Unlike when you sue a private individual, when you sue the state of Georgia or another government entity you must act quickly. If your injury was caused by the negligence of a city, you must file a claim within six months of your injury to give the government entity notice. If you are suing the state for injuries you must give notice within 12 months. If you have been injured by a fireworks display put on by a city or the state, figuring out the proper timeline and who to actually sue can be an incredibly complicated process. This process can be made easier with the help of an experienced attorney who is familiar with the laws governing the different government entities.
Claims Against Manufacturers
It is possible to recover damages from a fireworks manufacturer if the firework itself is actually defective. Unfortunately, a significant portion of fireworks are manufactured in foreign countries so suing the manufacturers can be difficult, or very expensive.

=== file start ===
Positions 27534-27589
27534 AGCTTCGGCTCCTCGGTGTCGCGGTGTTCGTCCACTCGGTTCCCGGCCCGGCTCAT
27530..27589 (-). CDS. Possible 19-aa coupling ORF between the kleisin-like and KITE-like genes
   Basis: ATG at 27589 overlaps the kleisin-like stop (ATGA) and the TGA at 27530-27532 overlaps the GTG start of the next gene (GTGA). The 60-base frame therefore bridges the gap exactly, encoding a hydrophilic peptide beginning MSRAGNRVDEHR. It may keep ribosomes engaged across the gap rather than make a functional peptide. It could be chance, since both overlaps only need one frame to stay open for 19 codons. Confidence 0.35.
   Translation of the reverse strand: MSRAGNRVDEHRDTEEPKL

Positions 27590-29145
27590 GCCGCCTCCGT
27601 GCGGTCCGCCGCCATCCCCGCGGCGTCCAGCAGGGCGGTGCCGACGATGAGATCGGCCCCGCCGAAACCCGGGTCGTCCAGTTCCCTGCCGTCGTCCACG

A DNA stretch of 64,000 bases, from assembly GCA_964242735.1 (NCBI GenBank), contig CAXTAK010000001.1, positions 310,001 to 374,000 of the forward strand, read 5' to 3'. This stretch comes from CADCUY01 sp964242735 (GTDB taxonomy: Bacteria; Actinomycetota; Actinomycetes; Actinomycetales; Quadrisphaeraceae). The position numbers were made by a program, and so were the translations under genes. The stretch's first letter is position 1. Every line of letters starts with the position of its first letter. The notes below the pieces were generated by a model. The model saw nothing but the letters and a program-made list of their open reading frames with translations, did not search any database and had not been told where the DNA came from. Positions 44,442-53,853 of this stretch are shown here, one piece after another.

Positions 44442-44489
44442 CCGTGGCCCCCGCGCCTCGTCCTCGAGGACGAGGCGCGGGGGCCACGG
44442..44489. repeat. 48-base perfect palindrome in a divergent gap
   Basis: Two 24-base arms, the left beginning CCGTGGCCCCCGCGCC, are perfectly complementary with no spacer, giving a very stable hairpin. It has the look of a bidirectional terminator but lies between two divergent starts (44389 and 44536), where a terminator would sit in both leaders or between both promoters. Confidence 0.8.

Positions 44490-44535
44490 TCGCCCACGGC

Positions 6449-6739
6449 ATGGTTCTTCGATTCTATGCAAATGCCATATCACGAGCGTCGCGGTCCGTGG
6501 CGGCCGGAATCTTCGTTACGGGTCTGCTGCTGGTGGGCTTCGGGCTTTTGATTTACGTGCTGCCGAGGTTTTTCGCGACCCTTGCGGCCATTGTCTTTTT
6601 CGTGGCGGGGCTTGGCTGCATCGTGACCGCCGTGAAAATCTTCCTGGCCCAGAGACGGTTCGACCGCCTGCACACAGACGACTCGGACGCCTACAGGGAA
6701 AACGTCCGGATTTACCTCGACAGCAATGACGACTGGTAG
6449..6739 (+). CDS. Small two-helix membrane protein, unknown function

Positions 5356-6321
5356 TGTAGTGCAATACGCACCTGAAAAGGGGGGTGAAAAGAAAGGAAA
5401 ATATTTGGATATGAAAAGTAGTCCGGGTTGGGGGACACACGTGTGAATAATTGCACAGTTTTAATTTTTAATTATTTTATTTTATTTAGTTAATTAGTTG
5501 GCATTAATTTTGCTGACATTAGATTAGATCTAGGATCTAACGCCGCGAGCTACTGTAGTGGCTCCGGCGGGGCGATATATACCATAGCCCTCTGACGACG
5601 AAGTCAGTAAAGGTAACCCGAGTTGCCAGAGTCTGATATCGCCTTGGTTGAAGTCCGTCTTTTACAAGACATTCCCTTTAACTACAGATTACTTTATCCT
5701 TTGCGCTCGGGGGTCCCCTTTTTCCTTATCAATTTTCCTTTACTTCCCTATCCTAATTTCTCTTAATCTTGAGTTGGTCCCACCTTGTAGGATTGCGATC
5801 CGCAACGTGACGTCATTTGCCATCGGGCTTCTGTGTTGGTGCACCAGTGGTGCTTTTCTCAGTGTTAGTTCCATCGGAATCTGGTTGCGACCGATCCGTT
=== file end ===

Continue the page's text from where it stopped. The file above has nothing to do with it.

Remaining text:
How to Prevent Fireworks Injuries
Many fireworks injuries can be prevented simply by following commonsense behaviors. Some best practices to follow include never allowing children to play with fireworks. Even something that seems harmless like a sparkler can cause serious burns. Some sparklers burn as hot as 2,000 degrees.
Another thing to do to ensure the safer use of fireworks is to not use them under the influence of alcohol or drugs. Being impaired can greatly increase your chances of getting injured by fireworks.
Other safety tips include not pointing a firework directly at another individual and only lighting one firework at a time. It is also a good idea to have a bucket of water nearby or a hose that you can quickly put out any fires that may cause burns or other injuries.
Have You Been Injured by a Firework?
The last thing that someone wants to think about while celebrating Independence Day is to taking a trip to the emergency room. However, at the Law Office of John B. Jackson we realize that accidents, and injuries, can happen. If you or a loved one has been injured by a firework, you may have the right to compensation. Don’t delay and contact our dedicated personal injury attorneys in Georgia to see if you have a claim. Have a safe and happy Fourth of July.